Washington, D.C., CTO Lindsey Parker named mayor’s chief of staff

Mayor Muriel Bowser named Lindsey Parker, the city's chief technology officer since 2019, as her new chief of staff.
Lindsey Parker
Lindsey Parker (Scoop News Group)

Washington, D.C., Mayor Muriel Bowser on Friday named Lindsey Parker, the city’s chief technology officer and assistant city administrator, as her new chief of staff, following four years of Parker in the city’s top IT role.

Parker’s appointment as Bowser’s new top aide came alongside the unexpected departure of the mayor’s longtime chief of staff and political adviser, John Falcicchio, for an unspecified private-sector role, according to a press release from the mayor’s office. Falcicchio joined Bowser’s administration when the mayor took office in 2015, and in 2019 he was given the additional title of deputy mayor for planning and economic development, overseeing the capital city’s relationships with the business community.

Bowser appointed Keith Anderson, director of the D.C. Department of General Services, to serve as deputy mayor on an interim basis.

Parker is also a longtime Bowser aide. She was named CTO in February 2019 after spending the mayor’s first term as deputy chief of staff. Parker received the additional title of assistant city administrator in October 2021. Bowser was elected to her third consecutive four-year term last November. Parker first worked for Bowser in 2014 as a legislative director in the then-D.C. Council member’s office.


The mayor’s office credited Parker with “modernizing government operations and improving transparency and accountability through use of technology” and developing citywide tech plans.

“She has been working to bring a technology focus to the government’s operations, streamline processes, and improve constituent service delivery — including the launch of a new business portal,” the press release read, referencing a new website the city launched last month with the intention of making it easier for businesses to navigate the District’s regulatory processes.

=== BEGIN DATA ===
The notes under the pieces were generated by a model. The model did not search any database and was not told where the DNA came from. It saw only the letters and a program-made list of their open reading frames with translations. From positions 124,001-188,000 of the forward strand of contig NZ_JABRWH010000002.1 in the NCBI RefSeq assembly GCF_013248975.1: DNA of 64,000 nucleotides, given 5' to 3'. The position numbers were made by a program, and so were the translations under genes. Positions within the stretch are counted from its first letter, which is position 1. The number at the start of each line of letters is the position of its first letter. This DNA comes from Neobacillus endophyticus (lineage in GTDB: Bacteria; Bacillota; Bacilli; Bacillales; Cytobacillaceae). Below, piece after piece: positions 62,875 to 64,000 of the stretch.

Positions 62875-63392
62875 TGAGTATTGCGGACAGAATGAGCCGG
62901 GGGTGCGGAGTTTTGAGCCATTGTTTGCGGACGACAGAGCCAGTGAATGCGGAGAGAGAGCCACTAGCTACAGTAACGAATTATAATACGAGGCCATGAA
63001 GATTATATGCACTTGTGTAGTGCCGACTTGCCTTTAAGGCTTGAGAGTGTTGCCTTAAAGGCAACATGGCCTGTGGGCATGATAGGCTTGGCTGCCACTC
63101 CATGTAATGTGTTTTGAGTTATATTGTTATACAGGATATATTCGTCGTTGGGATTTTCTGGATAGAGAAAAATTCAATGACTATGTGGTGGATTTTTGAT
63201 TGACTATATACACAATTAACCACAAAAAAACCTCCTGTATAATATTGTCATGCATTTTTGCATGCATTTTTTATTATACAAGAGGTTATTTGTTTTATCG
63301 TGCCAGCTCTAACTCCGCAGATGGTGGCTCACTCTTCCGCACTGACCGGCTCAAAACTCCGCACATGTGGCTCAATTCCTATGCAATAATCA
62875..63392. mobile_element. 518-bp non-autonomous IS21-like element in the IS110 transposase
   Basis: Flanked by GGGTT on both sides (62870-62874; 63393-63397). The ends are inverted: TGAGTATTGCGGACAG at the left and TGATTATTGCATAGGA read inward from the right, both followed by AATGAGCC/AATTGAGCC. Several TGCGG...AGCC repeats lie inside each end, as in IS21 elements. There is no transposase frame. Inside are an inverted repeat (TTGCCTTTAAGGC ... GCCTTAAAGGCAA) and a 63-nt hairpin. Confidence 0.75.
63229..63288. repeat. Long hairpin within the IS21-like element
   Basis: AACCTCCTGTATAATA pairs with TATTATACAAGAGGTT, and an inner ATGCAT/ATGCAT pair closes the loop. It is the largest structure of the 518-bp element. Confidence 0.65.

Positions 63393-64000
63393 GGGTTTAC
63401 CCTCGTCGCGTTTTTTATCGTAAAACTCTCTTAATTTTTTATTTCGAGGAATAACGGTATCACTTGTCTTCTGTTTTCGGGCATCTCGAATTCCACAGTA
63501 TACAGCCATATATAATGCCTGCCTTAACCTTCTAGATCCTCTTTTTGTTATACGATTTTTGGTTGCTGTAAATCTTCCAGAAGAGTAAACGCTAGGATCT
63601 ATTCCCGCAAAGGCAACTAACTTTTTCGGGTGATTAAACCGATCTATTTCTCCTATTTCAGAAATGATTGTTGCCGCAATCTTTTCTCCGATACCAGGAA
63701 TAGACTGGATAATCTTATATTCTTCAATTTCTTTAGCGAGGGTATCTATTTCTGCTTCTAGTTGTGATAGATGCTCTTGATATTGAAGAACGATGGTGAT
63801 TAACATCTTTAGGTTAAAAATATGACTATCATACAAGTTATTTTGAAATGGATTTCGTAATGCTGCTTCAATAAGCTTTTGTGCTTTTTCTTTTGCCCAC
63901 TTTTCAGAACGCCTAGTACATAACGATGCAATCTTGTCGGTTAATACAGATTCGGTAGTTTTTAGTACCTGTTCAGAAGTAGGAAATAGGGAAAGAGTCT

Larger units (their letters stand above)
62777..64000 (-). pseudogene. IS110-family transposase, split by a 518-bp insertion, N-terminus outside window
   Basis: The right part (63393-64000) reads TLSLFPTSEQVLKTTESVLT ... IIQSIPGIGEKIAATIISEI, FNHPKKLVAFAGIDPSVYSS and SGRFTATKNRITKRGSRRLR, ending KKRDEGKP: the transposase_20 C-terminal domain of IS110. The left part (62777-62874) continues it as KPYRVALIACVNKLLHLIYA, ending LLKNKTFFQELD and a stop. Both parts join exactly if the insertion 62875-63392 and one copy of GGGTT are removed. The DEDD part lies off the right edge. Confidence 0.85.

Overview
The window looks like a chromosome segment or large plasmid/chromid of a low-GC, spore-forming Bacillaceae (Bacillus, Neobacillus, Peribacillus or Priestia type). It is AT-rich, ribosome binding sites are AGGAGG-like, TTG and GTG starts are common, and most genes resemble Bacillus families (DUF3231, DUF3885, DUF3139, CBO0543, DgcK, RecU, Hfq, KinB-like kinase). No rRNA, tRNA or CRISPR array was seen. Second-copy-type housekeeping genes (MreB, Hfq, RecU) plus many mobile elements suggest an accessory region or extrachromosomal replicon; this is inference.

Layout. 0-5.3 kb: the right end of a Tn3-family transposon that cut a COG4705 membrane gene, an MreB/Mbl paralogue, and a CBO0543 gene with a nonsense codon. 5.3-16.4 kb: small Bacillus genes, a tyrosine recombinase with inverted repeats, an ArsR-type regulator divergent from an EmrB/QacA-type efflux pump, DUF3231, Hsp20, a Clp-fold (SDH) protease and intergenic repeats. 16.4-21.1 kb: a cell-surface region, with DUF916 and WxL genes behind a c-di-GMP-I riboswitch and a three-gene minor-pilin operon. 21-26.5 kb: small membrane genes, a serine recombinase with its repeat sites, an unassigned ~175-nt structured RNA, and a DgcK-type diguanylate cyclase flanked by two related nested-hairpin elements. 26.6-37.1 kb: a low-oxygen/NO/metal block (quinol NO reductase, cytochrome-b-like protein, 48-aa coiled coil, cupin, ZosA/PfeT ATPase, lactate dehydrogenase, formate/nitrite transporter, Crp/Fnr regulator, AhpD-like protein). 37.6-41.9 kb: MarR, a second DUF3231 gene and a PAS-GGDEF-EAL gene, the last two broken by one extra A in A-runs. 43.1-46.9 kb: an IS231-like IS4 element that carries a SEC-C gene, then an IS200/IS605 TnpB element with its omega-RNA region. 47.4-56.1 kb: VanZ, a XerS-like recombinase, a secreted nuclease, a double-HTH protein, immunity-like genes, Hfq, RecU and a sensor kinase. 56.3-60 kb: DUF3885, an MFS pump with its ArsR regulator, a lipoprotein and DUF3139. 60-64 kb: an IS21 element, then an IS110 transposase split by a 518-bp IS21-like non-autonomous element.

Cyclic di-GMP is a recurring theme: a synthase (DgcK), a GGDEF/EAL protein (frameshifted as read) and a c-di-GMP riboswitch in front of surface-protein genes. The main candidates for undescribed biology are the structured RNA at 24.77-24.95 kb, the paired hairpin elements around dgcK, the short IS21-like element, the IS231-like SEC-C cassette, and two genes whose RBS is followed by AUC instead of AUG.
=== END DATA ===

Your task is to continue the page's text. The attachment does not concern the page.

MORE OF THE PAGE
In an interview last month, Parker said she wanted to slim down the city government’s glut of applications, which she said number more than 1,700 across dozens of federated agencies.

“The fact we have 1,700 apps is the problem,” she said. “We should think about streamlining that for our internal use and our external use.”

The business portal was the first major project completed by a digital services team D.C. established in 2021. At the time, Parker said the team would work to put “human-centered design front and center” of a city government that had sometimes received low marks for its digital offerings, including its initial COVID-19 vaccine registration page.


Bowser has so far oriented her third term around revitalizing D.C.’s downtown economy, which was battered by the pandemic and continues to endure a sluggish recovery as the federal government and other major employers delay their returns to daily in-person work. The mayor has also had to deal with a rise in crimes like homicide and carjacking, which became a national story earlier this month when Congress overruled the D.C. Council’s passage of a criminal sentencing reform bill, which Bowser herself had vetoed. (While the District of Columbia enjoys home rule, its local laws are subject to approval by Congress.) President Joe Biden, despite earlier endorsing D.C. statehood, has said he will sign the disapproval.

Bowser has not yet named Parker’s replacement.

Latest Podcasts